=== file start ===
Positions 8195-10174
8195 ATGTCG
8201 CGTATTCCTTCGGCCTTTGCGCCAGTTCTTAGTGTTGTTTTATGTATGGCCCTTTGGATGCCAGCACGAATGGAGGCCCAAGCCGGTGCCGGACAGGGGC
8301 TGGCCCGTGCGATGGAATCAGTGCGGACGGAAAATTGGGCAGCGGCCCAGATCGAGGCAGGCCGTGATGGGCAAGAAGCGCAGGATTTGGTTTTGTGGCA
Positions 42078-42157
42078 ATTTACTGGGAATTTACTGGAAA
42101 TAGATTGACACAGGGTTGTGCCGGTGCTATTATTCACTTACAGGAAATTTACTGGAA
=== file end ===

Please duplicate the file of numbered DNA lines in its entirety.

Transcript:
Positions 8195-10174
8195 ATGTCG
8201 CGTATTCCTTCGGCCTTTGCGCCAGTTCTTAGTGTTGTTTTATGTATGGCCCTTTGGATGCCAGCACGAATGGAGGCCCAAGCCGGTGCCGGACAGGGGC
8301 TGGCCCGTGCGATGGAATCAGTGCGGACGGAAAATTGGGCAGCGGCCCAGATCGAGGCAGGCCGTGATGGGCAAGAAGCGCAGGATTTGGTTTTGTGGCA
Positions 42078-42157
42078 ATTTACTGGGAATTTACTGGAAA
42101 TAGATTGACACAGGGTTGTGCCGGTGCTATTATTCACTTACAGGAAATTTACTGGAA